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Where I live in Australia the Met office (weather) recorded the highest temperature as over about 50 degrees and because Red was the highest representation for the temperature band - they added purple to mark this higher temp on the radar. A key or legend scale might be useful in this situation


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It is not about wavelength. It's about human emotional connection to the colors. The high indicator is generally red/orange because human nature is to perceive it as vibrant, motion-filled, and dangerous as is fire departments and ambulances. Blues and purples are perceived as calm and safe. This is why you see hospitals, insurance companies, and ...


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The best way to inspect the differences in lightness is to use the Lab colour space, rather than RGB or CMYK. The Lab colour space was developed to be a better representation of human vision than the RGB colour space. The L channel in particular, which stands for "lightness" and is the relevant channel for this discussion, attempts to be a closer match of ...


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--- GREEN --- That color if you use the eye dropper in Photoshop is 165 red, 250 green, and 46 blue. The only colors you can say for sure aren't green are the ones where the green value is zero. Everything else is at least a little green. Technically. Then anything that doesn't have zero red is at least a little red. And if it doesn't have zero blue, ...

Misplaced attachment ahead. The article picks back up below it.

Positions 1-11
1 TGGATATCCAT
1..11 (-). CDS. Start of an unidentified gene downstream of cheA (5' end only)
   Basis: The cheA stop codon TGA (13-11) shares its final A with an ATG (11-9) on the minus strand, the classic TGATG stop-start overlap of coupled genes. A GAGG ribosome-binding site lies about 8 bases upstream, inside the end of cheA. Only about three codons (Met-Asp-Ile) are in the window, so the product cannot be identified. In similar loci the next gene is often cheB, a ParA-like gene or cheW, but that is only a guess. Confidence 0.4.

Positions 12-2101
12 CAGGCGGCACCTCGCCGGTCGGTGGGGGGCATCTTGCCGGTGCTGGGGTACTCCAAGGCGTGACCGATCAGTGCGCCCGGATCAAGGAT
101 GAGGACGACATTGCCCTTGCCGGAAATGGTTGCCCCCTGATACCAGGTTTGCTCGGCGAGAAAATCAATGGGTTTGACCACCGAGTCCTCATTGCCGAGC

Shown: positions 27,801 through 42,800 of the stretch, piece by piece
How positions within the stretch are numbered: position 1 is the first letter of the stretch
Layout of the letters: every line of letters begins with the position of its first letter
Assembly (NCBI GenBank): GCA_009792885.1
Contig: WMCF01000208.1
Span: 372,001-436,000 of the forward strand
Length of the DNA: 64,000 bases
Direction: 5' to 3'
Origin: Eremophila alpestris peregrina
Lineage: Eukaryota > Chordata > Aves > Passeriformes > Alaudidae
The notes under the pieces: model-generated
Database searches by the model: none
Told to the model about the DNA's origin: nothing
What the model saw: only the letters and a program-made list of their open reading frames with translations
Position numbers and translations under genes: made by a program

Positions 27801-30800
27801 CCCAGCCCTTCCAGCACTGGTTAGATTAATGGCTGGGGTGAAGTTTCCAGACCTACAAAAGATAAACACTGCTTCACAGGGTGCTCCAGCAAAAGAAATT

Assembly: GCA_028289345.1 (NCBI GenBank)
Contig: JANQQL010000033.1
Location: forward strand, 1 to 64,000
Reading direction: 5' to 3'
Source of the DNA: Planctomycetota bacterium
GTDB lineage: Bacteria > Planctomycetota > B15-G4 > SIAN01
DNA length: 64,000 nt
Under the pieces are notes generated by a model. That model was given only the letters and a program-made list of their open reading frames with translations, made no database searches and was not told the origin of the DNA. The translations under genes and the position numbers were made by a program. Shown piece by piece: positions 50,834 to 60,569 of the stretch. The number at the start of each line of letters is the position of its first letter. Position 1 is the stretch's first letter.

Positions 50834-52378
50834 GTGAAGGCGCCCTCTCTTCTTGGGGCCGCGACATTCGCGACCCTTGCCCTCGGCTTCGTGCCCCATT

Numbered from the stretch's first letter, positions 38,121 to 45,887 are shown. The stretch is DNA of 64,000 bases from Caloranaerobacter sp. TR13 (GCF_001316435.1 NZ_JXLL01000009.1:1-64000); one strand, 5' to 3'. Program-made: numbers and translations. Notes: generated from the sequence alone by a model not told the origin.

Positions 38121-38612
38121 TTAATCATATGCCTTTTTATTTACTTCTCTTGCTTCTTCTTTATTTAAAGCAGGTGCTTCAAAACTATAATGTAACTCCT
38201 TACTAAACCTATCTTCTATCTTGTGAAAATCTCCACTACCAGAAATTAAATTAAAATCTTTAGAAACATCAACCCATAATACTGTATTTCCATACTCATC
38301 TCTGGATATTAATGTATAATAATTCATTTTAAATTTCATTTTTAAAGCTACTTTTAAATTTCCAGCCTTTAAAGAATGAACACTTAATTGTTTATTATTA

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Human perception isn't the same for all colors. Our eyes have different color pigments which absorb different frequencies of light. There's a bit about this over in Physics.SE: Why do green lasers appear brighter and stronger than red and blue lasers? From this question a chart is presented that shows the absorption of different frequencies of light. The ...


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I find that's it's easier to evaluate RGB colors in the HSB model (Hue, Saturation, Brightness). In this case, it helps you in two ways. 1. It helps me remember that some colors have greater inherent luminance/brightness than others. Just take a look at the green and blue points on the Hue scale. Green is clearly brighter. 2. If you're looking to ...


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"Greyscale" is a print specification basically. Yes it removes color, but the "Greyscale" mode is only really needed for printing. Everything on screen is RGB even if it looks grey. In this respect, when you use the Mode > Greyscale command, Photoshop ignores the RGB data and relies on CMYK color data and your color profile settings to convert. If you ...


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"what I want is to select another blue color that offers some contrast to #3c5c7c but also "looks" like the two colors go well together." If you're just looking at two kind of different shades of blue, there's nothing a palette tool can say. A blue that is a little more yellow isn't somehow "bad" and one that is a little more green is "good". If they share ...


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I think I know the right tool for you: http://pltts.me/ Click the search icon (top center), paste your hex code. Pltts will recommend some cool color palettes based on hex you provide.